Below is a list of seven low-cost and potentially life-saving things to do. Please share with friends and family.

#1 - CO alarms - install and test

Firstly, make sure you install an audible carbon monoxide alarm in every room where you have a heat-producing appliance, for example, a cooker, fire, boiler etc. Here’s a useful guide to making sure you put it in the correct place.

If you live in rented accommodation, the law has recently changed. Landlords are now (from 1st Dec in Wales) legally required to install carbon monoxide alarms in your property. To find out more about these changes, click here.

Install and test your CO alarm regularly
Install and test your CO alarm regularly

Once you have your alarm installed, make sure you test it regularly. Familiarise yourself with the sounds and make sure the batteries are still working #TestitTuesday. For more information on carbon monoxide alarms and what to look for when buying one click here.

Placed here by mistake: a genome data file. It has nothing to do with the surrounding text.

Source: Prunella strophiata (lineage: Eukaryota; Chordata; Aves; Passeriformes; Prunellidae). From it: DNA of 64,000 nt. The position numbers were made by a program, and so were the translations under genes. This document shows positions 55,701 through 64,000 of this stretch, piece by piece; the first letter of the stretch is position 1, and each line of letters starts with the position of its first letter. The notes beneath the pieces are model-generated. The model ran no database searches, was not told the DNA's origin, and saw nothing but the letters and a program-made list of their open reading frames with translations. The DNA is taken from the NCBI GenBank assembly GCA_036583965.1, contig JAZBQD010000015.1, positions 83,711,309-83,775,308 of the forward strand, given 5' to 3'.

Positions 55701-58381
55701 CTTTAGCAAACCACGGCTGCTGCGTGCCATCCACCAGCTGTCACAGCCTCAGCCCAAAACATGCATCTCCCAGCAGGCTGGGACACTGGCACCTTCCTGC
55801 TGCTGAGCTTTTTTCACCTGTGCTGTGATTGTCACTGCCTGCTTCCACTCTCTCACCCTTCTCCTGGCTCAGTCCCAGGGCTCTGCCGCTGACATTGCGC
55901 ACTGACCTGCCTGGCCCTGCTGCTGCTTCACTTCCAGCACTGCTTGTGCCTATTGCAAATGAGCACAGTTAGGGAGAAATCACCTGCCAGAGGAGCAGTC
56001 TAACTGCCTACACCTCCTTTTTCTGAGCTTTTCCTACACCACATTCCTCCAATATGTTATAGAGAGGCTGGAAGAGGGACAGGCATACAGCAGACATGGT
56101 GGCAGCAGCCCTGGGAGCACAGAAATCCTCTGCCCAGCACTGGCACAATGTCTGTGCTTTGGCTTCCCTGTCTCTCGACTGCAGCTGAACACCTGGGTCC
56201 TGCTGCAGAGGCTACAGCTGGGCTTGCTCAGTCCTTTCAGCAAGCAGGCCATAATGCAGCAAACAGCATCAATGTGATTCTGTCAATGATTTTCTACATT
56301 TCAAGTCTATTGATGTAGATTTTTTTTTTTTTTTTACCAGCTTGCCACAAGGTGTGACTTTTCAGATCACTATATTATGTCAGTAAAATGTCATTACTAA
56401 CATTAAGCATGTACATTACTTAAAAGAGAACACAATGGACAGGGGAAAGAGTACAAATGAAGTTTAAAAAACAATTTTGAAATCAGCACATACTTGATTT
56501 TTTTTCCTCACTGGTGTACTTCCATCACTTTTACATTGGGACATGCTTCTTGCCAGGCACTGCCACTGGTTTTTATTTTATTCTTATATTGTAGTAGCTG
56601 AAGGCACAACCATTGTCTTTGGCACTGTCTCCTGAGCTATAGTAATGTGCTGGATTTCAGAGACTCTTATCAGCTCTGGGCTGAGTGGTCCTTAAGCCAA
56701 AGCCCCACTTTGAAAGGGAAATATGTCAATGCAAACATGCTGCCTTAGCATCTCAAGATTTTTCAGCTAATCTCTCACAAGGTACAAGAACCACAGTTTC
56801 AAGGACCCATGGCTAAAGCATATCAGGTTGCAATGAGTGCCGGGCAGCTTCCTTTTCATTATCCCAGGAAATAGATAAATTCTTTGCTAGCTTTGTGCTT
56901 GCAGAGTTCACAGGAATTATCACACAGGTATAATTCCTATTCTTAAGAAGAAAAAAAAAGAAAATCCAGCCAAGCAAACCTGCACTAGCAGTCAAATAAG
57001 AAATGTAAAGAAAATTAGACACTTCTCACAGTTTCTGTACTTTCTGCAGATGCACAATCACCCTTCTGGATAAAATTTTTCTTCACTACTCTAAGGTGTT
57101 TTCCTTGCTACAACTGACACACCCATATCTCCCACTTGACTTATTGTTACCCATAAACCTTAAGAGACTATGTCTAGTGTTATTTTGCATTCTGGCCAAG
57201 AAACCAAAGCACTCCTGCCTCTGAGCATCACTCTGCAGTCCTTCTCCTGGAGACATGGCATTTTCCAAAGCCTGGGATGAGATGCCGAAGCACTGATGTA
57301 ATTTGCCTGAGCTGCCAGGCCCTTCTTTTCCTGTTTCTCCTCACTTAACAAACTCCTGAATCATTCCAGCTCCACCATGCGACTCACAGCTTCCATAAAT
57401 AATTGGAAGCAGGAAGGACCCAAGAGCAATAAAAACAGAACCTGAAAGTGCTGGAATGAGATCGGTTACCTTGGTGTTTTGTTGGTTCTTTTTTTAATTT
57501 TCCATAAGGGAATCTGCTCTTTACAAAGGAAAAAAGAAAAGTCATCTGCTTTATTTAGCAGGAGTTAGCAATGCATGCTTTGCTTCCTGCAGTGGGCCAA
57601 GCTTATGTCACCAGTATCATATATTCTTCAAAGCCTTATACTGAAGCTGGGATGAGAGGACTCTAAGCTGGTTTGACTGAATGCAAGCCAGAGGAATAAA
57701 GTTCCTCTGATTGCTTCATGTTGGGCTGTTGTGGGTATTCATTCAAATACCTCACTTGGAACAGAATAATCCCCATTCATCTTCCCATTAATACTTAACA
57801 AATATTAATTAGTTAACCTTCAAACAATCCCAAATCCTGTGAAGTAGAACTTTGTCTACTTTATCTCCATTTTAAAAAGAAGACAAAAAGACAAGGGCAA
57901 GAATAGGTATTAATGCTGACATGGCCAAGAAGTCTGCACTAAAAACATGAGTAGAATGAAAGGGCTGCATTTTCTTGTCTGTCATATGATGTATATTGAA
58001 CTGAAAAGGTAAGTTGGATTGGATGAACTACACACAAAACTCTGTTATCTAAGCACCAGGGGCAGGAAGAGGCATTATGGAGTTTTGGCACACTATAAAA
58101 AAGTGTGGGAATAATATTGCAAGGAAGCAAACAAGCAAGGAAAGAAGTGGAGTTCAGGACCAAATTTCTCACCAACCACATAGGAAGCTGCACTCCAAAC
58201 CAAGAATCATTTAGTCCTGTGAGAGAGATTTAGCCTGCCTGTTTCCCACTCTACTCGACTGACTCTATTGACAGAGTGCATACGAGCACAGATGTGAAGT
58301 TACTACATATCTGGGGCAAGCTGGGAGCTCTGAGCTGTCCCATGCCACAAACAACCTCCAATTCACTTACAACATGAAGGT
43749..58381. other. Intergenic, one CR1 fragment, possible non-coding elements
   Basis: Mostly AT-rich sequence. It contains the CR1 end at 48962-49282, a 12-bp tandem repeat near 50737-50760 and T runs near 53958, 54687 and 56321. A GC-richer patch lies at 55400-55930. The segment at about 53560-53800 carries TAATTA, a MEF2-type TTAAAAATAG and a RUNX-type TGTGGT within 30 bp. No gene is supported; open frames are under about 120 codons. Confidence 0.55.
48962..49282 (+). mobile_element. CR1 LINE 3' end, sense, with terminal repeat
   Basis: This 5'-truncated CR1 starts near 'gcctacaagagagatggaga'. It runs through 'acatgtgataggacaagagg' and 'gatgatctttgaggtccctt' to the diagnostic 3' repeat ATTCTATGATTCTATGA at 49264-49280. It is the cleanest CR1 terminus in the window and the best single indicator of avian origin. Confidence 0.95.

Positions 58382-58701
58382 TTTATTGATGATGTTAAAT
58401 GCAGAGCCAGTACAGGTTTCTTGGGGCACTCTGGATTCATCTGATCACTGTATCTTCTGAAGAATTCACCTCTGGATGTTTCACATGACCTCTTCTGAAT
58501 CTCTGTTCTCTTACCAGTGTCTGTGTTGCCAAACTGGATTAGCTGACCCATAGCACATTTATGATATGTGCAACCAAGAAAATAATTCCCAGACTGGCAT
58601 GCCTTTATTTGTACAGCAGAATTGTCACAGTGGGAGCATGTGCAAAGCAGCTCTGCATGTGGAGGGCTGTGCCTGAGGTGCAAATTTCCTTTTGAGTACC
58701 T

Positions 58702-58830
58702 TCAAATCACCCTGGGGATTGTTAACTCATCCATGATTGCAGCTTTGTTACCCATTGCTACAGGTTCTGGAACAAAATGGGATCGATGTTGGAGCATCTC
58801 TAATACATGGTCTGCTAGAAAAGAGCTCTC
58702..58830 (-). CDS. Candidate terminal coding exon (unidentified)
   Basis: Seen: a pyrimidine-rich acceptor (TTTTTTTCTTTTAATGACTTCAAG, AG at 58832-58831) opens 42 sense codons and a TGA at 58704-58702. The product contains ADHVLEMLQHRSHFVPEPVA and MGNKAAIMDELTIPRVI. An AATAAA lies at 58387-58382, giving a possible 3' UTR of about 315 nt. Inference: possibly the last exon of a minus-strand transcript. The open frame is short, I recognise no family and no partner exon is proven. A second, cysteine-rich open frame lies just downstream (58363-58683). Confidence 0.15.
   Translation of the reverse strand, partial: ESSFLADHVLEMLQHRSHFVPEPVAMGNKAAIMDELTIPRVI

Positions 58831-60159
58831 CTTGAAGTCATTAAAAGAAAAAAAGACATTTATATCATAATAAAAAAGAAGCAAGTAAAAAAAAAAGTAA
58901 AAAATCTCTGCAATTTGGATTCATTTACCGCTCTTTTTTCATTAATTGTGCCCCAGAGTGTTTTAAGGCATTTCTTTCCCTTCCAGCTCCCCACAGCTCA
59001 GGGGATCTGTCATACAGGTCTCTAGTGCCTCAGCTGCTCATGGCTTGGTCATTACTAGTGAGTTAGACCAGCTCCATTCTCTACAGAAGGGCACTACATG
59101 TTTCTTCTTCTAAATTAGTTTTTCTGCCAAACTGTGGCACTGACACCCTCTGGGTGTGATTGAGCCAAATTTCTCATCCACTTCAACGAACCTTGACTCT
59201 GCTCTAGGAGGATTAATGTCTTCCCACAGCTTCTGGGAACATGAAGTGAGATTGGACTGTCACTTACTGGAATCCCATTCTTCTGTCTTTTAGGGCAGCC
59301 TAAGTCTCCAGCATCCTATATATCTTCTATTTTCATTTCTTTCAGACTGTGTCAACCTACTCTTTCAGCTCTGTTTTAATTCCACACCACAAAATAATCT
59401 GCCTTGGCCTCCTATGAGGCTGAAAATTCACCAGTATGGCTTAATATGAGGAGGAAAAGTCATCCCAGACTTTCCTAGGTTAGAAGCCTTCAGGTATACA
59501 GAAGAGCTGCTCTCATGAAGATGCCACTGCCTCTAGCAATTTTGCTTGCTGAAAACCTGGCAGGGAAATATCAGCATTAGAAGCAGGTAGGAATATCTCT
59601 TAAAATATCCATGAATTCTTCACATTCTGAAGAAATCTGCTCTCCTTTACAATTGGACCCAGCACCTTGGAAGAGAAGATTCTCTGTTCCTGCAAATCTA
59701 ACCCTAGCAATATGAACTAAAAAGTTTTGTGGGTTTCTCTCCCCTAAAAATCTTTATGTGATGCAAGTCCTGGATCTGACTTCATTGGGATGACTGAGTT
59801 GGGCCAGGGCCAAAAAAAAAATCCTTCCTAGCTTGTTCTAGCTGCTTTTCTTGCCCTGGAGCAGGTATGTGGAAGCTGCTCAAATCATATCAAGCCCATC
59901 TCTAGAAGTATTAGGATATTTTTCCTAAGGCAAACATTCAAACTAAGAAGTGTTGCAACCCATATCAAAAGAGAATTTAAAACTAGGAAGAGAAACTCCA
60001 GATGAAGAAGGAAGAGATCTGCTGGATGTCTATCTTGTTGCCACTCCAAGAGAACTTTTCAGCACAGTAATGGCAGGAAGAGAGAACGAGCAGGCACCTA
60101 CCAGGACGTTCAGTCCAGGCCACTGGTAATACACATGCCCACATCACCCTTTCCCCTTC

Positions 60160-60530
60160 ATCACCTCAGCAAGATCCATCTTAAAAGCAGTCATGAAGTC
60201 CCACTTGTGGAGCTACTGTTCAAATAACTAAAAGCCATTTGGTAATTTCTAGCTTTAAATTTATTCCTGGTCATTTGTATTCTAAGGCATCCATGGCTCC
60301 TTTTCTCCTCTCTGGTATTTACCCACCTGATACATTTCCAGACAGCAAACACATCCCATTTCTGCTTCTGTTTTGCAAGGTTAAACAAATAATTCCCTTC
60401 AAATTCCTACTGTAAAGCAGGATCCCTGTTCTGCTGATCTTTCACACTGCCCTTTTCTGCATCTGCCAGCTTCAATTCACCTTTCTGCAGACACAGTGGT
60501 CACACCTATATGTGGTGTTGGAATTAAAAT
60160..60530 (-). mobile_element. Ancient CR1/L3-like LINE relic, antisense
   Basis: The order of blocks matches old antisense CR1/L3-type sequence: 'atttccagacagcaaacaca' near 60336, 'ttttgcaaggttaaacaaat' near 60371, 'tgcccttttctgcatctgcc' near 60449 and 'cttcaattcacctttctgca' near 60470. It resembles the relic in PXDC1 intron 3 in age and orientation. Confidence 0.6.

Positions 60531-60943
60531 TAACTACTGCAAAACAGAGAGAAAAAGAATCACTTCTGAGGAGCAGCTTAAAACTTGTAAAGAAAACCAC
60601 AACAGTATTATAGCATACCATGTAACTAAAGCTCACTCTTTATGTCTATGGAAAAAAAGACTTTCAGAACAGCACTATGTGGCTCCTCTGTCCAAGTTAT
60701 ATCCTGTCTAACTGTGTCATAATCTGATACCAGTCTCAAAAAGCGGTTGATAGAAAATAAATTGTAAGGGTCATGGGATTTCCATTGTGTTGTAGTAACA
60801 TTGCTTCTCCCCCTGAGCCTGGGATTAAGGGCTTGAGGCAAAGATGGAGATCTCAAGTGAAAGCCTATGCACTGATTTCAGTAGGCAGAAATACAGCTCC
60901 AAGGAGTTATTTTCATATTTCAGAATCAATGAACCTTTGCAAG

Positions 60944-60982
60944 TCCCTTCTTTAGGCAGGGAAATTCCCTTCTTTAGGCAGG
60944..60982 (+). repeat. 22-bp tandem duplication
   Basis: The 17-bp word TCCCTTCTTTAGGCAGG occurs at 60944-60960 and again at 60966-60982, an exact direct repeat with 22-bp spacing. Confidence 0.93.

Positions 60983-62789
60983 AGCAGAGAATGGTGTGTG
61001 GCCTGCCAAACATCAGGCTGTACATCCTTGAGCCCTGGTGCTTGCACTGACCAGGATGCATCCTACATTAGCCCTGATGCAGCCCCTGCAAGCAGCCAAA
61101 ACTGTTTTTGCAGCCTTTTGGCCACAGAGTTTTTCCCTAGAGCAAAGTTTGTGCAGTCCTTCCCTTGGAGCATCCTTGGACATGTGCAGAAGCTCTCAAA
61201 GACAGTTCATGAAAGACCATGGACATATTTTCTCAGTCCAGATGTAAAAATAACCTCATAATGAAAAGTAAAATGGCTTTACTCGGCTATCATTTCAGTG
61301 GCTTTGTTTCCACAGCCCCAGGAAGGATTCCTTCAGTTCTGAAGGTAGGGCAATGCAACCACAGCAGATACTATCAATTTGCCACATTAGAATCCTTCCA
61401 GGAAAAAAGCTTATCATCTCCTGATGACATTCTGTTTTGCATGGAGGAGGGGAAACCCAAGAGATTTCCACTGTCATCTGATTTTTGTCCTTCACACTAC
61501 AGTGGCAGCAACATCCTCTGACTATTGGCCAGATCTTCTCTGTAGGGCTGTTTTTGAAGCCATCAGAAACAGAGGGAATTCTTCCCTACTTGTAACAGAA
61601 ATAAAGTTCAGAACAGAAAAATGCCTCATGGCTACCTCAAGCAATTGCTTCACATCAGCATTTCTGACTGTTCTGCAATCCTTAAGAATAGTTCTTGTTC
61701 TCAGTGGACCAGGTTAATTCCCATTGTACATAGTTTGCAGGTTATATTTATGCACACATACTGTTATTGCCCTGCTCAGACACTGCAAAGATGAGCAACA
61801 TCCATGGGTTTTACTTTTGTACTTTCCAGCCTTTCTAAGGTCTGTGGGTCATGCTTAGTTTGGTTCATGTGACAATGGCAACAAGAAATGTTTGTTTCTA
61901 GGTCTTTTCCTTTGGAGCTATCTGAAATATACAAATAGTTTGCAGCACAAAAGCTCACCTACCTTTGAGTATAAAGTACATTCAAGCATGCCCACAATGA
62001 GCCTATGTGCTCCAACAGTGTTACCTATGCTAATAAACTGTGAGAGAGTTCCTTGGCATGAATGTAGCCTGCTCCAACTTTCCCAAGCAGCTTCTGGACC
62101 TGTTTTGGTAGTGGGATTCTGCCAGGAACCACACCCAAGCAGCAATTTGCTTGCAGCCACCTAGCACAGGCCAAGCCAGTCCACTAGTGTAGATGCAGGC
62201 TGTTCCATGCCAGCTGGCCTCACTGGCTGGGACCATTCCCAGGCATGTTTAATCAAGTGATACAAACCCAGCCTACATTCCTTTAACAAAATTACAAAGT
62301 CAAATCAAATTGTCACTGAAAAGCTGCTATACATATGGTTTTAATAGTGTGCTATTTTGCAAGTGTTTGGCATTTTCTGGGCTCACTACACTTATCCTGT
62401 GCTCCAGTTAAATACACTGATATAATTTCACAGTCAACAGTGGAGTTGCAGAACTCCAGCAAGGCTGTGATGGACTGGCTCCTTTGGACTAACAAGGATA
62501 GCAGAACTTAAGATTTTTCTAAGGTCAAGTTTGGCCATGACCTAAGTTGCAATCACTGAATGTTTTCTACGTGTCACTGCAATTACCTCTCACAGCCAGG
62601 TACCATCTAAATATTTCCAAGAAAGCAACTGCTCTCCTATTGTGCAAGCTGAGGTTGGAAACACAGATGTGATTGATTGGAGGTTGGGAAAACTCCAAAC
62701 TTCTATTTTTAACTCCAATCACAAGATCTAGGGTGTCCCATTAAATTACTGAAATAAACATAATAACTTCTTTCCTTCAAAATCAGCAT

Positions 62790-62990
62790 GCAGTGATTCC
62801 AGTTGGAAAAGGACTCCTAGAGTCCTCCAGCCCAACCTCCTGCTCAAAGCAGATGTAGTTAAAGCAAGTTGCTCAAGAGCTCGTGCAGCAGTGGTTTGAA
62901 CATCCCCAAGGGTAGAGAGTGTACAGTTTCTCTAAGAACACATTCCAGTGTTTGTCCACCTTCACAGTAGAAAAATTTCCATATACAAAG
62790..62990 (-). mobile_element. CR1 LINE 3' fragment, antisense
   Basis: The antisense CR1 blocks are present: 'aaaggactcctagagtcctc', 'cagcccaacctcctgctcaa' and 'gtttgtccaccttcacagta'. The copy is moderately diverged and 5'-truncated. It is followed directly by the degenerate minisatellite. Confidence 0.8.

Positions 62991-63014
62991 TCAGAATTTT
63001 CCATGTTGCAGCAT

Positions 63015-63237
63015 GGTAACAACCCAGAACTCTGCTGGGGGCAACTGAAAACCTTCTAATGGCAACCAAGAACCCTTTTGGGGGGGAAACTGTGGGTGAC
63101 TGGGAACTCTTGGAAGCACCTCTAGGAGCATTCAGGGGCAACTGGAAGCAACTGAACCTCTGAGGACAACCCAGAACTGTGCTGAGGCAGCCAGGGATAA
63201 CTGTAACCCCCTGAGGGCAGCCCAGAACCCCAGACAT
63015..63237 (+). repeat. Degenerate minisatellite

#2 - Be aware

Knowing the signs and symptoms of carbon monoxide poisoning is a lifesaver. They are not always obvious and can often be mistaken for flu-like illnesses. The question to ask yourself is ‘Do my symptoms get better when I leave the house?’ If the answer is yes, then it’s possible you have a carbon monoxide leak in your house.

Some examples of symptoms include.

  • Headache
  • Nausea
  • Dizziness
  • Breathlessness
  • Collapse
  • Loss of consciousness
Headaches can be a symptom of carbon monoxide poisoning
Headaches can be a symptom of carbon monoxide poisoning

#3 - Know what to do

If you suspect carbon monoxide poisoning, it’s important that you know what to do.

  • Call the gas emergency number immediately - 0800 111 999. Save this to your phone and tell friends and family to do the same.
  • Stop using appliances you think might be making carbon monoxide (such as a boiler, cooker or heater) if you can.